As part of a project, I've had occasion to look at the SQL Server Compact Edition in earnest. Although I've taken a cursory glance before this, its my first attempt to put all the pieces into place. So I thought I'd write it down as I went along.

SQL Server Compact Edition's original name was SQL Server Mobile, but as of version 3.1 its now supported on a variety of mobile devices but its also supported on Tablet and Desktop PCs. For simplicity, I'll refer to all versions as SQLCE from now on.

SQLCE ships with SQL Server 2005 and will also ship with the next version of SQL Server (Katmai). I believe it installs if you install the SQL Server 2005 adminstrative tools, but doesn't show up in Add/Remove Programs.  It also ships with Visual Studio, if you install the Compact Framework dev tools. You can also download it stand alone.

It consists of 6 DLLs, no services, not even an exe. You can program it with the ADO.NET data provider or OLE DB provider. Each is included as a separate DLL. When installed with VS or standalone it lives in the directory C:\Program

Files\Microsoft SQL Server Compact [or Mobile] Edition\v3.x. There are subdirectories that contain the redistributables for various compact devices and versions of Windows CE. When installed with SQL Server it lives in the C:\Program Files\Microsoft SQL Server\90\Tools\Binn\VSShell\Common7\IDE directory.

The versions that come with various product versions are:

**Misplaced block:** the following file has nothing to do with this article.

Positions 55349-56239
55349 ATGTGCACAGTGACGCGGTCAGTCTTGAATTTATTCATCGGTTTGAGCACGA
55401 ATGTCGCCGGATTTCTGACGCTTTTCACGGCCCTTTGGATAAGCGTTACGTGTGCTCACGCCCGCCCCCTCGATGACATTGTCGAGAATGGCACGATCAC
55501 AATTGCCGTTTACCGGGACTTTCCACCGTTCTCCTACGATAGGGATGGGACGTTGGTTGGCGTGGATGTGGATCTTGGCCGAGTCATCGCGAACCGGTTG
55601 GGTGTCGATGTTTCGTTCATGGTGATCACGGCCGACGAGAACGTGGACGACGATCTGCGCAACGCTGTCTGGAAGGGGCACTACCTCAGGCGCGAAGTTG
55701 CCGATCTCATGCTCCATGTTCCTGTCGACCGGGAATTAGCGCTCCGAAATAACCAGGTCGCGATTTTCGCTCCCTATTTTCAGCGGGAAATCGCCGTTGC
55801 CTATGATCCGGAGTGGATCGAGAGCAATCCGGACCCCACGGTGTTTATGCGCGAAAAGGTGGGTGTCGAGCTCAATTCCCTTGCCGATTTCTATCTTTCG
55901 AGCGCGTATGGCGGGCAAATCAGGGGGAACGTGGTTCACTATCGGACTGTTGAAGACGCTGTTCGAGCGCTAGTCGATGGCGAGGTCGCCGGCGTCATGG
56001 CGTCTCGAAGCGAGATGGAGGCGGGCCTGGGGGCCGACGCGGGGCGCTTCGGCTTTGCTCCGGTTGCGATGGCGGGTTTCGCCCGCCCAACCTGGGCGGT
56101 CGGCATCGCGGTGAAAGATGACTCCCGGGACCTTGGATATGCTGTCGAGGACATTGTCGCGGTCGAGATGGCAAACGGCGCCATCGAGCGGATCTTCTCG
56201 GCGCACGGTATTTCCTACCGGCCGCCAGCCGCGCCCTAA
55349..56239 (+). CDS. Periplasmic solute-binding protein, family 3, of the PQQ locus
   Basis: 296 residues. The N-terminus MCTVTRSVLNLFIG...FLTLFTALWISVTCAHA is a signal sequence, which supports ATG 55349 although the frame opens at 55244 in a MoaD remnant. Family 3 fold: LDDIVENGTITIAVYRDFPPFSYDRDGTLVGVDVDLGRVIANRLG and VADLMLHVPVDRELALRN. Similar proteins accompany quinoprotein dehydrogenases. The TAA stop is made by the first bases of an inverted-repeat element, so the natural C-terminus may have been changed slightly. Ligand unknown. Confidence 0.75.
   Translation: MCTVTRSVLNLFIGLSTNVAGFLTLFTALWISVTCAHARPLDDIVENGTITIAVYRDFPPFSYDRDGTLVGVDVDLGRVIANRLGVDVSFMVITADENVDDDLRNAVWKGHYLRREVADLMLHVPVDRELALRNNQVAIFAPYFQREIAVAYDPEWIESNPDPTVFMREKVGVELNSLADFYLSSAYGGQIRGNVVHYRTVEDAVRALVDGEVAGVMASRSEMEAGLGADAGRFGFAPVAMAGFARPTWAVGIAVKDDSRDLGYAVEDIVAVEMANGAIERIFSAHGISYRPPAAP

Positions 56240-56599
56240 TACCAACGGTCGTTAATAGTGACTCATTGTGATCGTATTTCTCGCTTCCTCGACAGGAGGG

SQL Server 2005 RTM and SP1: Version 3.0, build 3.0.5207.0
SQL Server 2005 SP2: Version 3.1, build 3.0.5300.0
Visual Studio 2005: Version 3.0, build 3.0.5207.0
Standalone download of SQL Server Compact Edition 3.1: Version 3.1, build 3.0.5300.0
Mar CTP standalone and Mar CTP of VS Orcas: Version 3.5, build 3.5.5305.0
VS Orcas Beta 1: Version 3.5, build 3.5.5334.0

Interestingly, the DLLs always end with "30" in all versions. You know which version by looking at the file properties, not the DLL names. Version 3.5 will supposedly also ship with SQL Server Katmai, but this is not available yet.

The reason SQLCE ships with SQL Server and Visual Studio is that these are the development and admin environments for it. You don't just start up the .exe and work from the command line, you use either SQL Server Management Studio or Visual Studio's Server Explorer. Each of these tools come with dialog boxes that allow you to create a database and interact through the GUI (VS's Server Explorer/Data Connections or SSMS's Registered Servers/Object Explorer/Query Window). You can also create and manipulate a database through the programmatic APIs. You must have SSMS to make this work with SQL Server, there is no support for SQLCE in SQL Server Management Studio Express.

In addition to DDL and DML, both environments allow you to configure merge replication, as support for what's called "Occasionaly Connected Systems" is one of the main points of SQLCE. Besides SQL Server Merge Replication, you can interact with the "main server database" through RDA (remote data access) or the new ADO.NET Sync Services, currently in beta.

Next: Associated pieces